Jesus’ own words and witness radically open up the concept of family. The passage we just heard from Mark’s gospel is a classic example of what scholars of early Christianity have for decades referred to as Jesus’ characteristically “anti-familial” rhetoric. Jesus is not interested in reinforcing ideas of family that were endemic to his Roman imperial context. Not long before our passage, Jesus has been about his characteristic work of healing and justice-making, drawing so many people that he needed space – he asked his disciples to prepare a boat so he could get distance from the press of the crowd along the shore (Mark 3:9). His healing practice had also drawn out evil spirits who unnervingly named him as “the Son of God” (1:23-28, 34; 3:11-12). In the wake of these developments, Jesus went up on a mountain and “called to him those whom he wanted” (3:13), twelve disciples whom he would also refer to as apostles. He had constructed a family around him of people who could join in what the Episcopal Church’s Presiding Bishop Michael Curry calls Jesus’ loving, liberating, life-giving ministry. What theologian Verna Dozier, drawing on the work of Howard Thurman, called “the dream of God,” of “friendly folk beneath a friendly sky… of a good creation of love and peace and justice,” a dream whose high calling the church in its various forms has missed again and again, a dream to which the church is called to return.
Our passage picks up the story with Jesus’ descent from this high point of new family construction, as the crowd returns to press upon him all the more. When his family of origins seeks to intervene, they fail to recognize what he’s up to. Religious authorities, recalling how unseated evil spirits had named Jesus as God’s son, now denounce Jesus as participating in the demonic. Jesus responds with fire: how dare they blaspheme against the Holy Spirit at work in profoundly transformative ways (3:28-30). Amid this frenzied activity, Jesus’ family again seeks to intervene. “Standing outside,” we hear in language that directly parallels Jesus’ calling of the twelve, his family “sent to him and called him” (3:31). The crowd around Jesus conveys their message. Jesus responds with a teachable question: who are my mother, my siblings? And then he goes further, pointing to those gathered around him: here they are. And yet more expansively, “whoever does the will of God is” my [sibling], my parent (3:33-35). As the scholar of early Christianity Dale Martin declares, “Jesus refused to identify with his traditional family…” Jesus saw family as the community that was coming into being, “that shared his vision of a divinely constituted family.” In other words, the gathered community is family. You. Us.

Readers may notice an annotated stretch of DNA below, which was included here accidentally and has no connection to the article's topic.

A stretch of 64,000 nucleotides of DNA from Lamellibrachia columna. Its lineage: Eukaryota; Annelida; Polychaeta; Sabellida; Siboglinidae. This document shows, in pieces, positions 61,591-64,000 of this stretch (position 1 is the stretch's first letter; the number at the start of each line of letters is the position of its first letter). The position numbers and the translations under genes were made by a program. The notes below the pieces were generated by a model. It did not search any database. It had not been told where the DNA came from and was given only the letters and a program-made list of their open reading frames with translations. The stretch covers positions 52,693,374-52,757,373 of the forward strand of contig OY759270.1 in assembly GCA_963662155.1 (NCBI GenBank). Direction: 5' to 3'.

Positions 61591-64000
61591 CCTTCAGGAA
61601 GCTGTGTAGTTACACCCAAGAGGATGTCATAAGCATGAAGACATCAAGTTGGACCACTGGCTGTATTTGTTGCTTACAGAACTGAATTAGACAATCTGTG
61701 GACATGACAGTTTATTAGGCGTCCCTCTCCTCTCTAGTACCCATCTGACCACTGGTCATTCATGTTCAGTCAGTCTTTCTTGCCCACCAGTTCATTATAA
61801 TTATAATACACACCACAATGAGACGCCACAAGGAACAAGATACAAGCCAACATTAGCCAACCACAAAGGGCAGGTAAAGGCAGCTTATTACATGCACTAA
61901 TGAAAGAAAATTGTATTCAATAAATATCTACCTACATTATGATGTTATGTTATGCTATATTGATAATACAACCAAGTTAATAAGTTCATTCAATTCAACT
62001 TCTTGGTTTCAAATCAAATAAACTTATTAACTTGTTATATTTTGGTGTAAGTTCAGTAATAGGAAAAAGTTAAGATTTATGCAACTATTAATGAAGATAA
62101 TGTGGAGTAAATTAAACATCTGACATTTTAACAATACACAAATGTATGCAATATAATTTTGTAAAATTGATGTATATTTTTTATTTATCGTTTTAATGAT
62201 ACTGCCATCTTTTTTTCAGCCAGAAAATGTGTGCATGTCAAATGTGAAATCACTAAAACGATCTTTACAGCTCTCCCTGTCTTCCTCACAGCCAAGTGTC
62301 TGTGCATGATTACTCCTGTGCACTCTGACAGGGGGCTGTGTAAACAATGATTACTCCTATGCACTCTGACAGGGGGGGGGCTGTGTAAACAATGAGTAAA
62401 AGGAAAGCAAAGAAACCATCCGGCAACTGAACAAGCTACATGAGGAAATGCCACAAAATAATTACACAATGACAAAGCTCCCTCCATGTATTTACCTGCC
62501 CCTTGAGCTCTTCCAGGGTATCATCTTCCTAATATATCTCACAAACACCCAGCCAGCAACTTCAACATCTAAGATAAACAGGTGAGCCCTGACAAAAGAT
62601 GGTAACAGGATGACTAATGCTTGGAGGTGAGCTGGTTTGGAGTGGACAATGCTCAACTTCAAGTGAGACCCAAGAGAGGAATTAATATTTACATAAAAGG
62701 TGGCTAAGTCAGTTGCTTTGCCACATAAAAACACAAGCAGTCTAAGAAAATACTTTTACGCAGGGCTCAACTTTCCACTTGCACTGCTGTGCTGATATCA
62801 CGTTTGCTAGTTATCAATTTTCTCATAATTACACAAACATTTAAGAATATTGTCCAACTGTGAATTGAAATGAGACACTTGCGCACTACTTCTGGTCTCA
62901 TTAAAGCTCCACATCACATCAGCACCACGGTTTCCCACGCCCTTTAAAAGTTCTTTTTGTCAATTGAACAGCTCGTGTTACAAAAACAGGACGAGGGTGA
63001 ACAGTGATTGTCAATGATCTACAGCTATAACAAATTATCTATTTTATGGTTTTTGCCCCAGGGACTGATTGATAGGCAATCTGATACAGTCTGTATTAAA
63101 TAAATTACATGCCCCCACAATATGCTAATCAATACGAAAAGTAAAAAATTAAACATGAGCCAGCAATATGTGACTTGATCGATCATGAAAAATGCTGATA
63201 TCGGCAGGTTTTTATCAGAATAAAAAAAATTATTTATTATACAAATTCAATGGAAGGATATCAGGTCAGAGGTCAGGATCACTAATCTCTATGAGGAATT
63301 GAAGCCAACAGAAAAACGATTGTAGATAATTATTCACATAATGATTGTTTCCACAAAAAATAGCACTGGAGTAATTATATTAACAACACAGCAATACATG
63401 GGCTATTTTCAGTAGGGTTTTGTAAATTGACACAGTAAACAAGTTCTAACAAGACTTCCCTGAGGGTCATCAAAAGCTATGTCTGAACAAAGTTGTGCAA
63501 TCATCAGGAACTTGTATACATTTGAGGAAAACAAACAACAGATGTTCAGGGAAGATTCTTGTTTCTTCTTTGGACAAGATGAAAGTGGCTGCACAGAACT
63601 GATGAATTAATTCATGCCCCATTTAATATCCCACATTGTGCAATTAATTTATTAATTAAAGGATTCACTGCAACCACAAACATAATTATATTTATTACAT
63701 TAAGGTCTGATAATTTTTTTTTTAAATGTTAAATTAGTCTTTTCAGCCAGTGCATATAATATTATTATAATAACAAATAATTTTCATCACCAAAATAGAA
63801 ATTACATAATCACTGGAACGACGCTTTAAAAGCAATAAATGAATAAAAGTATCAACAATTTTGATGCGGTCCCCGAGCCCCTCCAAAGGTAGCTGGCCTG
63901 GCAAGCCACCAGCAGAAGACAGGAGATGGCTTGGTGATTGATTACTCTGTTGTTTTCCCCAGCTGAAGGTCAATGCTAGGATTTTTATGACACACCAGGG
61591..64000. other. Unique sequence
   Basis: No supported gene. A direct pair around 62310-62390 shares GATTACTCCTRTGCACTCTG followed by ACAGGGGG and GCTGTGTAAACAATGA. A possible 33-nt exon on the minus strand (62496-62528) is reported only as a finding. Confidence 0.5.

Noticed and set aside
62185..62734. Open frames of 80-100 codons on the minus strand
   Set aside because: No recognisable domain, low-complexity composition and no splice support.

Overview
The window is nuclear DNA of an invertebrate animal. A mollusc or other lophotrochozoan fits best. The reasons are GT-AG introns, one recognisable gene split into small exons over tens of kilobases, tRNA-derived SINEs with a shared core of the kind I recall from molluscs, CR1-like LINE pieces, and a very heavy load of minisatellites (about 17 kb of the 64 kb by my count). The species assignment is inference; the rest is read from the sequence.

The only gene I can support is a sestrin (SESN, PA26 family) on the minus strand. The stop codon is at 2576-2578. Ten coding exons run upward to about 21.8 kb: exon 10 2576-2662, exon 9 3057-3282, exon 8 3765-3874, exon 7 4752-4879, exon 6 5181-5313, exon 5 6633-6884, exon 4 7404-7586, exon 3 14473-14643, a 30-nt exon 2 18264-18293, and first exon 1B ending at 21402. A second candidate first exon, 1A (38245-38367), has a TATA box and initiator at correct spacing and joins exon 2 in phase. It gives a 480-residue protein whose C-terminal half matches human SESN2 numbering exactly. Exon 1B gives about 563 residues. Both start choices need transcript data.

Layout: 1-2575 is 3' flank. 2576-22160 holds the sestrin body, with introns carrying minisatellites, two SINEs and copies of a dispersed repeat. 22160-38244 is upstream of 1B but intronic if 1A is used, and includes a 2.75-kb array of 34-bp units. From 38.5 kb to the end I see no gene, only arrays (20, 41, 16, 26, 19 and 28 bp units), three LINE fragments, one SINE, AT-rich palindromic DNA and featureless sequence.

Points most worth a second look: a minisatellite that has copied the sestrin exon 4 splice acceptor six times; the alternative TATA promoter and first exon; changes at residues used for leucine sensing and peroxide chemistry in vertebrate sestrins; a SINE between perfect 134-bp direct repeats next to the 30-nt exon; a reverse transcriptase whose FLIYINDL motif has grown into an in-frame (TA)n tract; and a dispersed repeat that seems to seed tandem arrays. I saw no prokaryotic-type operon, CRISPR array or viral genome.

We know us when we see us gathered in community.
We know us when we see us in Grace Cathedral.
We know us when we see us in Dolores Park.
When we stream down Market Street.
We know us in the courage of the Compton’s Cafeteria Riot, in the witness of Marsha P. Johnson and Sylvia Rivera.
As we advocate for justice in the face of tyranny.
And even when we experience erasure and profound violation; when we are not in fact recognized in the complexity of our queerness; when people would deny our personhood, our relationships; and worst of all when they would do so in the name of a God whose Spirit can neither be contained nor thwarted: even then, nothing can take what we know from us. We know who we are and we are called to stand together in our strength, a people wonderfully and fearfully made in the image of God through whose Word, in whose Wisdom, all things are made, all things are called into growth, into transformation. We are made to live, move, and have our being in the knowledge and love of a God who sees and knows us. We are created to let that knowledge so suffuse our lives, our loves, that we embody God’s constant invitation to join in enacting the divine dream that Jesus embodied: a dream in which all creation is hallowed, human dignity is uplifted and respected, the fractures and violations of our world are named and mended, injustice is eradicated. We are indeed family in all its complexity and queerness, and we are called to stand and walk forward together tonight and in the days and weeks to come.
 https://www.si.com/college/2022/03/03/lia-thomas-penn-swimmer-transgender-woman-daily-cover  See Freedom for All Americans’ legislative tracker: https://freedomforallamericans.org/legislative-tracker/anti-transgender-legislation/  E.g. Elizabeth Clark, “Antifamilial Tendencies in Ancient Christianity,” in Journal of the History of Sexuality, Vol. 5, No. 3 (Jan., 1995), pp. 356-380. https://www.jstor.org/stable/4617178  The Most Reverend Michael Curry, https://www.episcopalchurch.org/church-that-looks-and-acts-like-jesus/  Verna Dozier, The Dream of God: A Call To Return (New York: NY: Seabury Classics, 1991, 2006), 25, 37.  Dale Martin, Sex and the Single Savior: Gender and Sexuality in Biblical Interpretation (Westminster John Knox Press, 2006), 104.